On February 6, 2023, a federal judge in Texas ruled in favor of the Texas Medical Association (TMA) in their second suit challenging aspects of regulations related to the No Surprises Act’s Independent Dispute Resolution (IDR) process. In the latest ruling, the U.S. District Court for the Eastern District of Texas again decided against the Administration, vacating portions of the Final Rule issued in August 2022.

Why is the IDR process associated with the No Surprises Act still being debated?

In their first lawsuit, TMA successfully argued that the October 2021 interim final rule impermissibly treated the QPA as the primary factor for consideration by the arbitrator in the IDR process. In this second case, TMA challenged the Administration’s revised IDR provisions published in the August 2022 Final Rule. The plaintiffs claimed that the Final Rule still favors the Qualifying Payment Amount (QPA) rate over additional factors that must be considered during IDR.

U.S. District Judge Jeremy Kernodle agreed with the Texas Medical Association (TMA) that the IDR guidelines “improperly restrict arbitrators’ discretion and unlawfully tilt the arbitration process in favor of the QPA.” The court incorporated into its ruling TMA’s arguments that these portions of the Final Rule conflict with the clear statutory text of the NSA and therefore exceed the administration’s authority. As a result, Judge Kernodle vacated portions of the IDR procedure that give primacy to QPA during arbitration.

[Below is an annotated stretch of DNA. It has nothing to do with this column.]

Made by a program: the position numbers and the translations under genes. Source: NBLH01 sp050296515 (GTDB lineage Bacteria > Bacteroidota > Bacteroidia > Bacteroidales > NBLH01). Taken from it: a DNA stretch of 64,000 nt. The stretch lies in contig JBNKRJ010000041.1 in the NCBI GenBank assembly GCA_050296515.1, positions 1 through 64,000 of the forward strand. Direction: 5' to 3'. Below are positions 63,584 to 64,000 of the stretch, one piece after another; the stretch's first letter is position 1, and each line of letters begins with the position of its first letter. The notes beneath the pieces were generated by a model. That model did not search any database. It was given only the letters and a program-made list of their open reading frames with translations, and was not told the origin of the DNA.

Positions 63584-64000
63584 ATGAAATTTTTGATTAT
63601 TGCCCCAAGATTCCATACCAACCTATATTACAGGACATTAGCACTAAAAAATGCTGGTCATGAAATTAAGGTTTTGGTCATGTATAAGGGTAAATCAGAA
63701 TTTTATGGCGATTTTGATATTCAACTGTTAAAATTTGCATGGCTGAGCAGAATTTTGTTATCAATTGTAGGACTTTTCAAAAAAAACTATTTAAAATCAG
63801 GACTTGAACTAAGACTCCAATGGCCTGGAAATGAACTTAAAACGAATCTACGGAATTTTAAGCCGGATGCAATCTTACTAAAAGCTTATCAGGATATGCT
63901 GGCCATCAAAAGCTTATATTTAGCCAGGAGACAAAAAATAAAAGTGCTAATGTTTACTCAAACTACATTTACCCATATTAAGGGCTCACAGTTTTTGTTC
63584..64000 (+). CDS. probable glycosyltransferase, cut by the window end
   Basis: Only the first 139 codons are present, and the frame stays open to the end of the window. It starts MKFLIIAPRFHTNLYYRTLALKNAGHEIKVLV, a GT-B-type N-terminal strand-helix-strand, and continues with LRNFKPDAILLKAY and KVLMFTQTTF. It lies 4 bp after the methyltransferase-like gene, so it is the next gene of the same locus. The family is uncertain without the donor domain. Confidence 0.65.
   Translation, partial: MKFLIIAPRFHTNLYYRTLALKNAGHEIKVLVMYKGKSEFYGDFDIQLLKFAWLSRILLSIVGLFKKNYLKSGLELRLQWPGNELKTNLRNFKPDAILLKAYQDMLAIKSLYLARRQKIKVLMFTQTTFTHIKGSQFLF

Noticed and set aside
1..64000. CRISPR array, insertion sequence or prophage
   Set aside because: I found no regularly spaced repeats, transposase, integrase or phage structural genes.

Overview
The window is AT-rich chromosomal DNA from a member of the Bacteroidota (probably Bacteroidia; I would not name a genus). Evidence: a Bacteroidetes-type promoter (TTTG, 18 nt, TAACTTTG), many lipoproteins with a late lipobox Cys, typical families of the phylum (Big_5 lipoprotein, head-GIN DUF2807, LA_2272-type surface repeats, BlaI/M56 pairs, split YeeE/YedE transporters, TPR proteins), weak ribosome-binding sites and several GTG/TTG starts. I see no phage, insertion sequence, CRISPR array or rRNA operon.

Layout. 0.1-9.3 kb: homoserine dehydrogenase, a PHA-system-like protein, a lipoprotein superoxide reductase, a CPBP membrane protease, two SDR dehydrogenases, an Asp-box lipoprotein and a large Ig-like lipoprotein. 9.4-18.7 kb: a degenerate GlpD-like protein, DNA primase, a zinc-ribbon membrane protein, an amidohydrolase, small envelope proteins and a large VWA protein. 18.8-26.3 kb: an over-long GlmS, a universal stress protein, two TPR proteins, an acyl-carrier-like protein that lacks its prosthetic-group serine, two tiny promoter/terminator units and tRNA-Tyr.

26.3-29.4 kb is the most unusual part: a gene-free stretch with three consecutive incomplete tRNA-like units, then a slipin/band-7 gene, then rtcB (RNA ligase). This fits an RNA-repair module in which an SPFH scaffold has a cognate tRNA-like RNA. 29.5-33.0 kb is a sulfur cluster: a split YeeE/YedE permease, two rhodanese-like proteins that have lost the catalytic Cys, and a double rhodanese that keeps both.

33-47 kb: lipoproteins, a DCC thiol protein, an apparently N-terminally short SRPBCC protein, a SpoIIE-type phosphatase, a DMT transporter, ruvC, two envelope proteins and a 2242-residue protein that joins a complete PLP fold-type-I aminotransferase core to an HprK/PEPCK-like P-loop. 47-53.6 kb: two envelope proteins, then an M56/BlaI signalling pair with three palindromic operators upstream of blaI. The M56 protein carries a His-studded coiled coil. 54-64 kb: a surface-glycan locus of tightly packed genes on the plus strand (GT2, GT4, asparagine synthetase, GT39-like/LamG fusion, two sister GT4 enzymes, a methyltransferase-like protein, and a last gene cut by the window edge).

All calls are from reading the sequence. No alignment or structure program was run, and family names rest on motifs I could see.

Specifically, the rules for arbitration no longer require that IDR Entities consider QPA first, and only then consider additional factors. IDR Entities may also consider the additional factors without assessing credibility, and no longer need to include additional explanations in their written decisions about why they concluded the additional factors were not already reflected in the calculated QPA value.

The effect of this ruling is immediate and applies nationwide. The government has 60 days to decide whether to appeal Judge Kernodle’s ruling. Appealing does not guarantee that the lower court’s decision will be overturned.

What this means for MultiPlan

We see this second ruling as further challenging the integrity of the QPA as a benchmark for reasonable out-of-network reimbursement. However, MultiPlan’s sophisticated IDR and postpay negotiation processes, which leverage state-of-the-art analytics, were designed to anticipate any of the considerations that the lawmakers cited and to be nimble. Therefore, as the law around NSA continues to evolve, MultiPlan will be positioned to support your claims. We already have analytic tools and language that counter, where applicable, any of the market share, severity, complexity and other arguments that could be raised.

Related lawsuits

TMA has two other NSA-related lawsuits pending: one challenging aspects of how the QPA must be calculated, and another filed last week challenging the rate hike for IDR administrative fees and rules around how claims may be batched for IDR. The administrative fee issue seems to be at the forefront of concerns currently being raised around the NSA and the rules around arbitration. In support of TMA, several other associations including the American College of Emergency Physicians, American College of Radiology and American Society of Anesthesiologists filed a joint amicus brief with the court.

The information provided on this website does not, and is not intended to, constitute legal advice; instead, all information, content, and materials available on this site are for general informational purposes. If you have questions about how the No Surprises Act applies to your organization, please consult your legal counsel.